Franchement j'ai rien compris. I tried to watch this movie in a relaxed state of mind and I didn't understand a thing so by the end I got extremely bored. Don't get me wrong, Godard is one of my favored filmmakers, Pierrot le Fou is arguably my favorite movie but this.. the dialogues make no sense, they're just random quotes, you need to do a lot of research before watching this in order to understand it.
Enticing the specator's aesthetic expectations by providing some exquisite pans and lateral shots across the gardens of a lakeside mansion, Godard elliptical intersections retain here an unusual flow as quotes and movements supply each other with visual and oral puns for reflection and repose. Deconstructing ingeniously the icon of the car as well as bourgeoisie's own illusions of seclusion it is a cinema diatribe.
Each character appeared to be out of one different book, living in one's own world and repeatedly quoting and jumping sequence to sequence. together with lots of references from other films which makes it a mess. There are good lines but overall too pretentious and painful to watch
As far as an experimental film, it's fine. It just didn't need to be a full feature. It's similar to 'Wings of Desire' which was made 3 years earlier in the overlapping of voices. Unlike 'Wings' though, it's hard to keep track of who's saying what, or even if they're really even talking to each other. More like quotes from books, or repeating what other people are saying. Eventually you just go insane.
Truly a gorgeous work of art. This film possesses a « natural beauty » that i never seen before. I still trying to found out where they've seen the allegory about the film industry... (i know from Godard himself at 1990's Cannes...). It's clear that Godard believe will to power, money and sex spoiled art, human relation, communication and love. Nature and poetry trying hardly to resist to it. A true renaissance.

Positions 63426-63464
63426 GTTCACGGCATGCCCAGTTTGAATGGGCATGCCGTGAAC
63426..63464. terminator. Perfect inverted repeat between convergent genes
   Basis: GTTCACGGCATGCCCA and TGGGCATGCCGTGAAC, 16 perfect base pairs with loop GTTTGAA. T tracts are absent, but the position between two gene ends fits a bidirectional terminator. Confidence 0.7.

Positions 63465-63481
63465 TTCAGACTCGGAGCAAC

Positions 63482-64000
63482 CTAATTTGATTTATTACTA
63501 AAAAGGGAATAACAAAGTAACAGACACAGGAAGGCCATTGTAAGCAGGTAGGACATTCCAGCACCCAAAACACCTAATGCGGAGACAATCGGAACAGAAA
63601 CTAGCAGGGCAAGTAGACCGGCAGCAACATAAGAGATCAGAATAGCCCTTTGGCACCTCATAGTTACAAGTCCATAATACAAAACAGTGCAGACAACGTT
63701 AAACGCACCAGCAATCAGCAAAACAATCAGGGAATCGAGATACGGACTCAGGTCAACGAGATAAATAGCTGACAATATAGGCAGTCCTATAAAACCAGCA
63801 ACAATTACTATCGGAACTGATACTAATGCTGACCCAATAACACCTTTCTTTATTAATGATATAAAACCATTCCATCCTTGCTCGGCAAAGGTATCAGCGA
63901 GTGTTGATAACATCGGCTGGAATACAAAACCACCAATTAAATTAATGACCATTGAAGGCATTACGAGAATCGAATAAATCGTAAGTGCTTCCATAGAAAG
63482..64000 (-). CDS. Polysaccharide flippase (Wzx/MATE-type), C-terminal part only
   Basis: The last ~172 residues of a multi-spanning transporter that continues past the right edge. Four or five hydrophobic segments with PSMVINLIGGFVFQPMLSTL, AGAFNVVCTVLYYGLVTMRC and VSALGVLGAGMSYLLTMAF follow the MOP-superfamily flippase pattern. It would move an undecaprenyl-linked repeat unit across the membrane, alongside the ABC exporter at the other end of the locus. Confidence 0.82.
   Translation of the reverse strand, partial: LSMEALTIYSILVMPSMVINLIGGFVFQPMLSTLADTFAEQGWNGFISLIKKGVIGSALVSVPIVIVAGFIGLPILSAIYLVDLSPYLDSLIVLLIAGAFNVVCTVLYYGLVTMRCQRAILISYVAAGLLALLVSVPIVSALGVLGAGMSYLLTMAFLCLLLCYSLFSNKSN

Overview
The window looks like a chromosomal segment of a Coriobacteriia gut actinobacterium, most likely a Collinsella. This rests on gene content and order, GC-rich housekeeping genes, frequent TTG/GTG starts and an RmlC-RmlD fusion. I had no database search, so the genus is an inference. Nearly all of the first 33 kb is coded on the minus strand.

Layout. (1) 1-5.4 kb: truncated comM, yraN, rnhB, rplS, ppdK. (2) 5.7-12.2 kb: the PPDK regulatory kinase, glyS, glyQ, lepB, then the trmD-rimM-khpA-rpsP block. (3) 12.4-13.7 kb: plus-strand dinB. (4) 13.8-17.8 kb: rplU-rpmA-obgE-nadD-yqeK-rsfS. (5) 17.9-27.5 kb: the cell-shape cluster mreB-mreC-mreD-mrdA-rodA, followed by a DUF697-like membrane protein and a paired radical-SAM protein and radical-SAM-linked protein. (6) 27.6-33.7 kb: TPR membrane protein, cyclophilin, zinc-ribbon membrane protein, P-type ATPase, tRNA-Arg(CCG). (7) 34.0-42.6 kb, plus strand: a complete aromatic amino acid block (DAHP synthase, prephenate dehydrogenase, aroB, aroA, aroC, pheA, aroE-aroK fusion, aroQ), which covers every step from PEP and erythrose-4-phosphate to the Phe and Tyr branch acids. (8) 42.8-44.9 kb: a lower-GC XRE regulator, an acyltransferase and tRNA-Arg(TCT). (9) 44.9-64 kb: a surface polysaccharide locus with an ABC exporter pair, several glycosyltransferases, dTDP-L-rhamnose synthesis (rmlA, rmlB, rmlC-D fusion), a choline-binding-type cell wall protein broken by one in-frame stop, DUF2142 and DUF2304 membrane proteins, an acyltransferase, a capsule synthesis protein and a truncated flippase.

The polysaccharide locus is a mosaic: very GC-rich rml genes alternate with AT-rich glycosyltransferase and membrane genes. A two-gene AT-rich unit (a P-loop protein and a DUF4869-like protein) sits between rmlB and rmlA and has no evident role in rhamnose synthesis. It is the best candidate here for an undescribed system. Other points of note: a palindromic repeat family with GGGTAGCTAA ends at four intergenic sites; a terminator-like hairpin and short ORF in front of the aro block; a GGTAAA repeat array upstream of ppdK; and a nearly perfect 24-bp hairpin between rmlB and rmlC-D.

The image track tells one story (involving characters who gradually swap dominant & submissive relationship roles) & the soundtrack another (dialogue consists almost entirely of literary quotations) yet both frequently intersect to create a rich tapestry of sight & sound that functions as an affirmation of the possibility of love in the modern world & that also serves as a curiously optimistic farewell to socialism.
I still say late Godard's characters quote too much, reducing themselves to vehicles for hit-and-miss aphorisms. But as a filmmaker, Godard was brilliant well beyond the 60s, and he still had his eye on the big picture. This one, a fragmented allegory of love (or is it money?) where man and woman take turns struggling for dominance, is burned into my brain as a provocative, super-saturated vision. An endless loop.
godard stages the same old story he's staged since breathless - man undone by femme fatale - but the film ruptures halfway through, and it becomes something else entirely: a hawksian comedy of re-marriage, filtered through centuries of prose, music, and image-making traditions, rendered somewhat ageless in the light of the country side. in godard's career, perhaps his only real love story (thus his most painful).